Two projects, completed this year for clients in South Essex, both involved floor drying equipment – one as part of a new build, while the other breathed new life into an old store.

Completing a new-build during Covid-19

Farming family Richard and Phil Cottis, based in Rochford, Essex, first contacted Tey Farm in December 2019, with regards to constructing a new, modern grain store with drying facilities. Having recently replaced the combine, the final nail had been put in the coffin for the old continuous flow drier, which had been installed over 40 years previously.

Since that time, a number of drive-over drying floors had been installed on the farm and both Phil and Richard decided that was the way they wanted to go with the new store. After an initial meeting with Roger, they decided on a 1,200-tonne grain store. A steel framed building with 3.6m-high concrete grain walling and wooden drive over floor, along with a 12m-deep lean-to was agreed.

Planning was relatively straightforward, as no building work had been carried out in the previous two years and the building was below the permitted development threshold (less than 1,000sqm). The only concern was the close proximity of Southend Airport.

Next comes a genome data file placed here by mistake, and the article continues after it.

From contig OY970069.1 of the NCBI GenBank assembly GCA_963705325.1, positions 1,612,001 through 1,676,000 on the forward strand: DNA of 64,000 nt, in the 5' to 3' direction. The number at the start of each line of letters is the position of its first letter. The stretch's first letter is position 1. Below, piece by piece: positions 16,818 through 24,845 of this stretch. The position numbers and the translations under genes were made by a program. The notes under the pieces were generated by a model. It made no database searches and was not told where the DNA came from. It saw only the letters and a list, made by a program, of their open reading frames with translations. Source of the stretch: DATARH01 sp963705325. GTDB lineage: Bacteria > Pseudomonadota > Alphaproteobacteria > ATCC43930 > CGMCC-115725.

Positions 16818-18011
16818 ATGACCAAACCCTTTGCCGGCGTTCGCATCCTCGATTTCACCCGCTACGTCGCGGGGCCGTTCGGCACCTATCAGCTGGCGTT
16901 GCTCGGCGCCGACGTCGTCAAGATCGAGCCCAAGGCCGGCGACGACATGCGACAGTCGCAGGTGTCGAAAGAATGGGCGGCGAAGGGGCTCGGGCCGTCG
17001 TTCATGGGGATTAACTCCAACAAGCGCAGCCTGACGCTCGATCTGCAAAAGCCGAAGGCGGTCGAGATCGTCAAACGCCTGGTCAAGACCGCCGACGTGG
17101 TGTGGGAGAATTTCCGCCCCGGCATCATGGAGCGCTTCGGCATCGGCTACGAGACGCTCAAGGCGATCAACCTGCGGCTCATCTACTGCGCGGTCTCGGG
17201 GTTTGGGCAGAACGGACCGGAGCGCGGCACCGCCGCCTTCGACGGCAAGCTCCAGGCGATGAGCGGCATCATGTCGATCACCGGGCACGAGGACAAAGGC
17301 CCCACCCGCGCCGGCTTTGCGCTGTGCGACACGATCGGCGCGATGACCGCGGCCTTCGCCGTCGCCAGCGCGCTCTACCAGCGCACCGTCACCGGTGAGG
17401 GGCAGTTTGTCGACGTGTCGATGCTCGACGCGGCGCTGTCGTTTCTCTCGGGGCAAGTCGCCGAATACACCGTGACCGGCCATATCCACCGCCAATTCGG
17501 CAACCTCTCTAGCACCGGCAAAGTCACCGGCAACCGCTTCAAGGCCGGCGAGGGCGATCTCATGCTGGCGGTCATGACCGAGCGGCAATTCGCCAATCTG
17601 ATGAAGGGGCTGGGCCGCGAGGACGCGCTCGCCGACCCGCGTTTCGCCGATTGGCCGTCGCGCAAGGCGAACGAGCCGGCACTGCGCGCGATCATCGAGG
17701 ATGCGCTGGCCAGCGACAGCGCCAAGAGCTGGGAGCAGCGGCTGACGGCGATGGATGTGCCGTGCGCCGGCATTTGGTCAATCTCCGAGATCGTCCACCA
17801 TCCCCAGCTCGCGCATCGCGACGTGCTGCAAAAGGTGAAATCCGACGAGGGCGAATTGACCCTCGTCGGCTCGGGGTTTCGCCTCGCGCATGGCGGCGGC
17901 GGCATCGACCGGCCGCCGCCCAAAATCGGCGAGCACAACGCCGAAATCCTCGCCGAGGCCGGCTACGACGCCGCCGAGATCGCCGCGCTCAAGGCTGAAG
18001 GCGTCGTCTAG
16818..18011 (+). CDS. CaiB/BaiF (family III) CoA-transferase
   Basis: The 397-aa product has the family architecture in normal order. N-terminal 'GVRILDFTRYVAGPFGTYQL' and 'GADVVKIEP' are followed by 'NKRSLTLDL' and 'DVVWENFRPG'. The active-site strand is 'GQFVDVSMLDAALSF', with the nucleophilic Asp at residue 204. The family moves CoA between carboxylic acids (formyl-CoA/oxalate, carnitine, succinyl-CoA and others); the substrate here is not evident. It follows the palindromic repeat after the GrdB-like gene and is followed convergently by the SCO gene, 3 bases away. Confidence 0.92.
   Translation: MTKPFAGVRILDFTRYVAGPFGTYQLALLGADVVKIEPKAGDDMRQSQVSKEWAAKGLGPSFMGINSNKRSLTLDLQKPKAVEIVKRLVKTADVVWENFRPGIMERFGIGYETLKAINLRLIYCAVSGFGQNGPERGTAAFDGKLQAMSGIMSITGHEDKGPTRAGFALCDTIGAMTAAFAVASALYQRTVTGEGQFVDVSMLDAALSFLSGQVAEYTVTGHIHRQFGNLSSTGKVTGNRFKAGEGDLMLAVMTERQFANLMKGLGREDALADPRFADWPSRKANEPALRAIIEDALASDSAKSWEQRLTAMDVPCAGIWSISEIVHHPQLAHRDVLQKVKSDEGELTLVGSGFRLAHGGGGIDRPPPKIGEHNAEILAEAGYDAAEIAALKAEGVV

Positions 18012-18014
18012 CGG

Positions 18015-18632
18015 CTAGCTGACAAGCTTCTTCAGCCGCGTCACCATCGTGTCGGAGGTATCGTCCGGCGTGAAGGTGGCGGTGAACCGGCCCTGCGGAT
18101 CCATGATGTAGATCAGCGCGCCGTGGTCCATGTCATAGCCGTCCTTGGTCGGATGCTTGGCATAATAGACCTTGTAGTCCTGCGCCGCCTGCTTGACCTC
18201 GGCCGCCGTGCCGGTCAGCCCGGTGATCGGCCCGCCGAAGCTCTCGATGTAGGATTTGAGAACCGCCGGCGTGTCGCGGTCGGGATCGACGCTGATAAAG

With planning permission granted, Tey Farm set about applying for a grid connection, but this was quickly abandoned when the eye-watering estimate came in from the local provider. “As there was no alternative energy supply and the prospect of an engine-driven fan did not excite the family, we worked with a local firm to design a control panel in conjunction with a silent genset, which would provide an automated crop drying system.

“In summary, when the ambient conditions are right, the control panel sends a signal via a single-phase supply, to the auto-start panel on the generator to run the fans. The customer had an existing gas burner on the farm so we simply arranged for a new bulk gas supply to be installed, so that the burner could be used when ambient conditions were not favourable.”